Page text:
This wasn't just a referendum on steroids. It was one on the writers and their failure to recognize as long as they want the privilege of creating history, they must in doing so protect the worthy institution that finds them fit for the task. And considering the backlash following Wednesday's revelation that it wasn't just Barry Bonds and Roger Clemens who didn't pass muster but Craig Biggio, Jeff Bagwell, Mike Piazza and so many others, the 10-year members of the Baseball Writers Association of America with Hall of Fame votes seem not to care about the damage they're doing.
Baseball's day of big weirdness
Wall Street Journal
There are days when baseball reminds people why it has captivated them for so many years. And there are days when baseball embarrasses itself. This wasn't either one of those kinds of days. This was just weird, awkward, at once uncomfortable and entertaining in a rubbernecking sort of way.
Piazza and Bagwell victims of writers' witch hunt
Bob Klapisch, NorthJersey.com
I can’t think of a bleaker moment in the history of the Baseball Writers’ Association of America, which on Wednesday used the Hall of Fame ballot as a vehicle to the Joe McCarthy Era. It’s not so much that Barry Bonds and Roger Clemens were kept out — I understand that argument — but it’s the witch-hunt mentality that destroyed innocents like Mike Piazza and Jeff Bagwell.
Time to overhaul the system
If the Cooperstown gatekeepers seek to take the vote away from the baseball writers association, I’m completely OK with that. The media’s job should be to provide coverage and perspective on news, not be the news. It’s why most major newspapers, including The Atlanta Journal-Constitution, no longer allow writers to vote in college football polls or season awards.
Bonds, Clemens will get it. Bet on it.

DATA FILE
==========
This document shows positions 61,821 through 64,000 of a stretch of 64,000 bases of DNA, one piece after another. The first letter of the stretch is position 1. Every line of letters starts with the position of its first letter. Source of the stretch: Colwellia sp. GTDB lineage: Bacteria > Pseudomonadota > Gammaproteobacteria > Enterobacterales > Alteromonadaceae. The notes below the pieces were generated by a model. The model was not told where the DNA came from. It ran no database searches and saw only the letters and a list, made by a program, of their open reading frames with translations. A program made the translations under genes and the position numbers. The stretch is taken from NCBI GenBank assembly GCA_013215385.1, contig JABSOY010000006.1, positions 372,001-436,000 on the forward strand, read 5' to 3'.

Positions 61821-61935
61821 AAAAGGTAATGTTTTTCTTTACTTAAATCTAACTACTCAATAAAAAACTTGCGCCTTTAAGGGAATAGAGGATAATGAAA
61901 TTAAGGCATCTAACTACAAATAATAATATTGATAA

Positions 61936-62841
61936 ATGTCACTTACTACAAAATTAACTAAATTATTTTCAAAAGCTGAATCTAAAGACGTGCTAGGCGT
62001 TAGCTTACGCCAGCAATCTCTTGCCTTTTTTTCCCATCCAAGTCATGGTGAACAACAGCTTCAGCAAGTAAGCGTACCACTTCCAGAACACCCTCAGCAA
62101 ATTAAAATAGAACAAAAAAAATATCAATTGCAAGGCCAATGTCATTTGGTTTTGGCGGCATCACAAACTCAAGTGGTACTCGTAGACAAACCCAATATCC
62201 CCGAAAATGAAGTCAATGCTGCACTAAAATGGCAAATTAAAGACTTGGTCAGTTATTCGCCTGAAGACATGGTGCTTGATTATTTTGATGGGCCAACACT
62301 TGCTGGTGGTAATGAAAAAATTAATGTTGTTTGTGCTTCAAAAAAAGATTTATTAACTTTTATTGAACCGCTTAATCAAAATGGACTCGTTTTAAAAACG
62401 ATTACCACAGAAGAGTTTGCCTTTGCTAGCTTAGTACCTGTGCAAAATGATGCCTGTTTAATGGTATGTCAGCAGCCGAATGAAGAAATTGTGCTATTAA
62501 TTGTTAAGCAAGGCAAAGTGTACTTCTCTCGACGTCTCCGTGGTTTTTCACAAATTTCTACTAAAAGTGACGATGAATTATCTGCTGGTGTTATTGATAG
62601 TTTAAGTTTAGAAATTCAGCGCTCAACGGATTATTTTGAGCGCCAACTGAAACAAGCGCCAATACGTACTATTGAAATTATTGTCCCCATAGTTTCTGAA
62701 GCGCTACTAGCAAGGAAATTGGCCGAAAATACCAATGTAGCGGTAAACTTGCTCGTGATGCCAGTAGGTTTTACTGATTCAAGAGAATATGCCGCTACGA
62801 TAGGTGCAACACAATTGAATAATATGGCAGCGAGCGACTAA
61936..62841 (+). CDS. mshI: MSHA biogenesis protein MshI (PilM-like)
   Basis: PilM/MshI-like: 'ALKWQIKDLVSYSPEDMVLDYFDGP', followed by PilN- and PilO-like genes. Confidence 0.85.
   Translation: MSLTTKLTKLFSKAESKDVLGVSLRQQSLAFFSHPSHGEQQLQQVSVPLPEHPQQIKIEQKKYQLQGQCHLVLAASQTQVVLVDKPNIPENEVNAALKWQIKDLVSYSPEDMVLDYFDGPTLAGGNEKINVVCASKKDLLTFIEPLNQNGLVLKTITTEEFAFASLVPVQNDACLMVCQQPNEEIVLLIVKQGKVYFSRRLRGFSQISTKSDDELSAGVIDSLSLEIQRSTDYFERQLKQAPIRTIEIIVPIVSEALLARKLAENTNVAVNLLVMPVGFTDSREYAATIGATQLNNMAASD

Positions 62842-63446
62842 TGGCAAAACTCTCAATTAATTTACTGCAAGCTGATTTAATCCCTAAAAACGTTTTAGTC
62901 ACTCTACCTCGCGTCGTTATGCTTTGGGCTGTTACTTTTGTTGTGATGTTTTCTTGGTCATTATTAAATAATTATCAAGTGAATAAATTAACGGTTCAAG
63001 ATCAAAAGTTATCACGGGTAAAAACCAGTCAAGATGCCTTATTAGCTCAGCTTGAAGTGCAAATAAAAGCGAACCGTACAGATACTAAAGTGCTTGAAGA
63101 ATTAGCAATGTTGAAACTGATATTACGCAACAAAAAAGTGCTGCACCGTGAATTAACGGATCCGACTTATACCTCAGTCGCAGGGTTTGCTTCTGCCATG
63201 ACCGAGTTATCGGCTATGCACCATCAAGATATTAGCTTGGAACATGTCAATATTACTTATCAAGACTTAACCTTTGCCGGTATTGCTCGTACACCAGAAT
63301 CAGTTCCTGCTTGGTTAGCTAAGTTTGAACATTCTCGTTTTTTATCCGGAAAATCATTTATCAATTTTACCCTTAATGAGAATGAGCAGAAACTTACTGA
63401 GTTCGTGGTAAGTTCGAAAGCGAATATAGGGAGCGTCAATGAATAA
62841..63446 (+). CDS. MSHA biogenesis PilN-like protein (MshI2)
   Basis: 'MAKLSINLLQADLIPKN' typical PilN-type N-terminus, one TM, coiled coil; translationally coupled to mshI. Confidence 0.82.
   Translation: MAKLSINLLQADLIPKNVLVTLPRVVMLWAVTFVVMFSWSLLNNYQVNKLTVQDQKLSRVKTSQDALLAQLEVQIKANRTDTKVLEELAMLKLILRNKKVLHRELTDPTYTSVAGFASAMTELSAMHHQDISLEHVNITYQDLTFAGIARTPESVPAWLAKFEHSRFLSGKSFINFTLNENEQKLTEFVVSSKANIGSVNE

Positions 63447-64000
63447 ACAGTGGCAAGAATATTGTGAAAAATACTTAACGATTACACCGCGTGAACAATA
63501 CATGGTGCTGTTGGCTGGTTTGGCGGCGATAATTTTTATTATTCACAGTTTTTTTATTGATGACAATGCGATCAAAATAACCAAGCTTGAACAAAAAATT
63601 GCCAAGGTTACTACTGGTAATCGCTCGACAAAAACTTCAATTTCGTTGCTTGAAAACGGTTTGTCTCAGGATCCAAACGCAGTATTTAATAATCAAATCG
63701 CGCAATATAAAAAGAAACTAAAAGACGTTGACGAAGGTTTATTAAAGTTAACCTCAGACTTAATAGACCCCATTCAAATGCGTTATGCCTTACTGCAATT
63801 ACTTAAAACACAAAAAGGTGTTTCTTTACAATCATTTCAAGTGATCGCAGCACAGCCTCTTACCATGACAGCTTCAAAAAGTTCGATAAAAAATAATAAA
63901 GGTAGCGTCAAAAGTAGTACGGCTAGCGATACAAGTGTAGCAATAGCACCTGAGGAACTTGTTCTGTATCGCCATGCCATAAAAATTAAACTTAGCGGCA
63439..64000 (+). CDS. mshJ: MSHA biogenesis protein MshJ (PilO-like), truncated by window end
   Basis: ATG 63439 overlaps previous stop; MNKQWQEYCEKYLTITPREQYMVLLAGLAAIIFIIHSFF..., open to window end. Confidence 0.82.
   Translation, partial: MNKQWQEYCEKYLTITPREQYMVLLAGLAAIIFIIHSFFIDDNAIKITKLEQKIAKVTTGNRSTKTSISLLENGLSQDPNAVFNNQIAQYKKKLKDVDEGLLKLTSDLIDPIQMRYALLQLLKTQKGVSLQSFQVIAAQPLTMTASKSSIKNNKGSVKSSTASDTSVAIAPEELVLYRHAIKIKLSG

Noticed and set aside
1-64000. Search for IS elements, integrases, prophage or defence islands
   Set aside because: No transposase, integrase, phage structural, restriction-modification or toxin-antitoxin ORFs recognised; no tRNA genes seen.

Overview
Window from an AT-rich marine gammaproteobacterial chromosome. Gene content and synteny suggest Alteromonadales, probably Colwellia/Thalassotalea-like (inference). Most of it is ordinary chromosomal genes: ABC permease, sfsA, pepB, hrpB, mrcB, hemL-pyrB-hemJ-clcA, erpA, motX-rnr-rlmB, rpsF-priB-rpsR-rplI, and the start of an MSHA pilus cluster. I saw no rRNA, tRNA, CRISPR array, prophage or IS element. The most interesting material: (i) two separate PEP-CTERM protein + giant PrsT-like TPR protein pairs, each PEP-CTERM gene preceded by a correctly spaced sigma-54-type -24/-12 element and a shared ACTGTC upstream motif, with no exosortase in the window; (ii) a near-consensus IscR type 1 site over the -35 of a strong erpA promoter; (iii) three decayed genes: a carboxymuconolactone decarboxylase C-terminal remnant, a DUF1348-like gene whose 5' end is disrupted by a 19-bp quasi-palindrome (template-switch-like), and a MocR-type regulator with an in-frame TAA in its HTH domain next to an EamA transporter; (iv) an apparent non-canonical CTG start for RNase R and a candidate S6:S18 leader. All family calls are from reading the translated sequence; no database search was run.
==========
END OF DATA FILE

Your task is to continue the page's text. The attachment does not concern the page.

Jim Litke, AP
Barry Bonds and Roger Clemens will get into the Hall of Fame someday, and without using the side entrance, either.
It won't be because people forget, or even forgive, but because they won't care anymore. Everybody in every sport will be on some kind of performance-enhancer by then, the way they're all on "approved" supplements already. That day hasn't arrived, but you can see it from here.
Statement of Michael Weiner regarding today’s Hall of Fame election results
La Jolla, CA, Wednesday, January 9, 2013 ... Major League Baseball Players
Association Executive Director Michael Weiner today issued the following
statement regarding the Baseball Hall of Fame’s election results.
“Today’s news that those members of the BBWAA afforded the
privilege of casting ballots failed to elect even a single
player to the Hall of Fame is unfortunate, if not sad. Those
empowered to help the Baseball Hall of Fame and Museum document
the history of the game failed to recognize the contributions
of several Hall of Fame worthy players. To ignore the historic
accomplishments of Barry Bonds and Roger Clemens, for example,
is hard to justify. Moreover, to penalize players exonerated
in legal proceedings -- and others never even implicated -- is
simply unfair. The Hall of Fame is supposed to be for the best
players to have ever played the game. Several such players
were denied access to the Hall today. Hopefully this will be
rectified by future voting.”
Your 2013 Hall of Fame Class: Nobody (8th time overall, 1st time 1996)
Craig Biggo earned 68% of vote, falling short of induction by 39 votes.
L. Smith 47.7
E. Martines 35.9
First time additions to next year's class includes: Greg Maddux, Tom Glavine, Frank Thomas, Mike Mussina and Jeff Kent.
Here is a Katherine Webb gallery.
Top 10 Prospects
After cultivating a talented farm system, the Reds are reaping the dividends, with homegrown players like Jay Bruce, Johnny Cueto and Joey Votto serving as franchise cornerstones. The revitalization has been slow and steady. The Reds had one of the least-talented systems in baseball for most of the late 1990s and much of the early 2000s, largely because of poor drafts.
1. Billy Hamilton, ss/of
2. Robert Stephenson, rhp
3. Tony Cingrani, lhp
4. Daniel Corcino, rhp
5. Nick Travieso, rhp
6. Jesse Winker, of
7. J.J. Hoover, rhp
8. Ismael Guillon, lhp
9. Jonathan Reynoso, of
10. Dan Langfield, rhp